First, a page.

Supplied with the drive is an Xbox 360 Media Remote, a remote control that usually costs around £20. Naturally, it works with the HD DVD player, but the presence of an Xbox 360 'jewel' button and a Media Center key means you can use it to access other media content, whether it's stored on your console or being streamed from a PC.

Setting up the drive is incredibly simple. First, you stick a supplied software update disc in your 360's drive. This installs the necessary software on your console, and takes a matter of seconds. Then you plug the drive into the USB port at the back of the 360. That's basically it -- the only noticeable difference to the Xbox 360 Dashboard is that it now has a slightly different version of the disc tray icon at the bottom, in order to let you choose whether to want to play the disc in the HD DVD drive or the one sitting in your console's own drive.

You don't need to consult any menus or tweak any settings to use the player. The output resolution for HD DVD is the same as whatever you've set for your 360, and there isn't anything in the way of image adjustment.

Audio will also be output from your 360, so at present the only options are analogue stereo or digital optical. The latter will carry 5.1-channel surround sound to an external receiver or amp, but the player is not compatible with the new lossless audio formats such as Dolby TrueHD and DTS-HD. It's not easy to imagine this being added as a feature in the near future, either -- unless the rumoured HDMI cable for the 360 measures up to the v1.3 standard able to carry these formats. That's a really big 'if', though.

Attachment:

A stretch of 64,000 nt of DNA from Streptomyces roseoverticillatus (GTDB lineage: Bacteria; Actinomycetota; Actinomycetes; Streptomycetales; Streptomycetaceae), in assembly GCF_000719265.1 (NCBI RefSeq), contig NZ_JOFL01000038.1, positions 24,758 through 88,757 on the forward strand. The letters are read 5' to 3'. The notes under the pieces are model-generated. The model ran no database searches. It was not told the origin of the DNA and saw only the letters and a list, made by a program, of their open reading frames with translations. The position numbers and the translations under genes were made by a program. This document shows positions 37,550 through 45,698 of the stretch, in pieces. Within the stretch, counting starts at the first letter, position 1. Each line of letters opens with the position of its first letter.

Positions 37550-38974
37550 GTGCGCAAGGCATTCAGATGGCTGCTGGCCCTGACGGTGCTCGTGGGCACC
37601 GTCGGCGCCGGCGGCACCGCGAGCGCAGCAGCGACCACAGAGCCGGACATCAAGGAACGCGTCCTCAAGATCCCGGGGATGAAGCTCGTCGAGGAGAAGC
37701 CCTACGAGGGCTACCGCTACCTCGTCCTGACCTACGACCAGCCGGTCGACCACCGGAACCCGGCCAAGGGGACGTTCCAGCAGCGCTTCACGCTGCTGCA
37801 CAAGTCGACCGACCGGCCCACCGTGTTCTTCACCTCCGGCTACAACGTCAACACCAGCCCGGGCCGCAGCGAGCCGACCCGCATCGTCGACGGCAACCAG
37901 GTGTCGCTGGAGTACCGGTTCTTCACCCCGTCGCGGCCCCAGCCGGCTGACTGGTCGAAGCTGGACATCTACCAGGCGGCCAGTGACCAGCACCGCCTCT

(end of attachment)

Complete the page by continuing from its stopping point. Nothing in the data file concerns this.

Put in an HD DVD and the startup time is surprisingly swift -- you'll be gazing at the disc's menu screen in a few seconds. In fact, it's much quicker than the £900 Samsung BD-P1000 and £1,200 Panasonic DMP-BD10 Blu-ray players. Navigating menus is a cinch with the Media Remote. It's reasonably responsive, backlit for ease of use in the dark, and the buttons are nicely chunky. As with other HD DVD players, you can browse disc menus while the movie is playing, and the menus themselves are more interactive and animated than those found on standard DVDs.

Picture quality is excellent here. A copy of King Kong is currently bundled with the drive, and some of the scenes really show what hi-def is all about: the shots of 1930s New York boast a breathtaking level of detail, for instance. Watching Mission: Impossible 3 in 1080i, we did notice juddering on some slow pans, as well as the odd jagged edge on objects such as railings and staircases -- but overall the image is as impressive as anything you'll see from the far more expensive Samsung and Panasonic Blu-ray players.

Sound quality is also good, although the lack of support for 7.1-channel lossless audio is a shame.

Thankfully, the player is also quiet -- although we can't say the same about the Xbox 360 during operation. It's not as noisy as it can be when you're playing a game, but the cooling fan can be heard during quieter scenes. It's slightly annoying, but not likely to spoil your enjoyment of a movie.

Edited by Mary Lojkine
Additional editing by Nick Hide